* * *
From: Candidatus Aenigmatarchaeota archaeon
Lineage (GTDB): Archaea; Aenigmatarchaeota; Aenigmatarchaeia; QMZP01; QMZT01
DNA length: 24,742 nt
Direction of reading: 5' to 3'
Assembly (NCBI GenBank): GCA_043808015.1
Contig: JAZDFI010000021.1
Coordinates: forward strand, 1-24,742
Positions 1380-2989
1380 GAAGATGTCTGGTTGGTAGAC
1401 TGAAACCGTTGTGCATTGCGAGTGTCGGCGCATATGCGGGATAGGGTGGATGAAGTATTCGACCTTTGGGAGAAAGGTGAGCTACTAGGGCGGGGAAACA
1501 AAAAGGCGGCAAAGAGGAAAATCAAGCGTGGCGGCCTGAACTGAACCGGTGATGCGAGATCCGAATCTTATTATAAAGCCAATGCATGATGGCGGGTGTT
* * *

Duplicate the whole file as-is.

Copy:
From: Candidatus Aenigmatarchaeota archaeon
Lineage (GTDB): Archaea; Aenigmatarchaeota; Aenigmatarchaeia; QMZP01; QMZT01
DNA length: 24,742 nt
Direction of reading: 5' to 3'
Assembly (NCBI GenBank): GCA_043808015.1
Contig: JAZDFI010000021.1
Coordinates: forward strand, 1-24,742
Positions 1380-2989
1380 GAAGATGTCTGGTTGGTAGAC
1401 TGAAACCGTTGTGCATTGCGAGTGTCGGCGCATATGCGGGATAGGGTGGATGAAGTATTCGACCTTTGGGAGAAAGGTGAGCTACTAGGGCGGGGAAACA
1501 AAAAGGCGGCAAAGAGGAAAATCAAGCGTGGCGGCCTGAACTGAACCGGTGATGCGAGATCCGAATCTTATTATAAAGCCAATGCATGATGGCGGGTGTT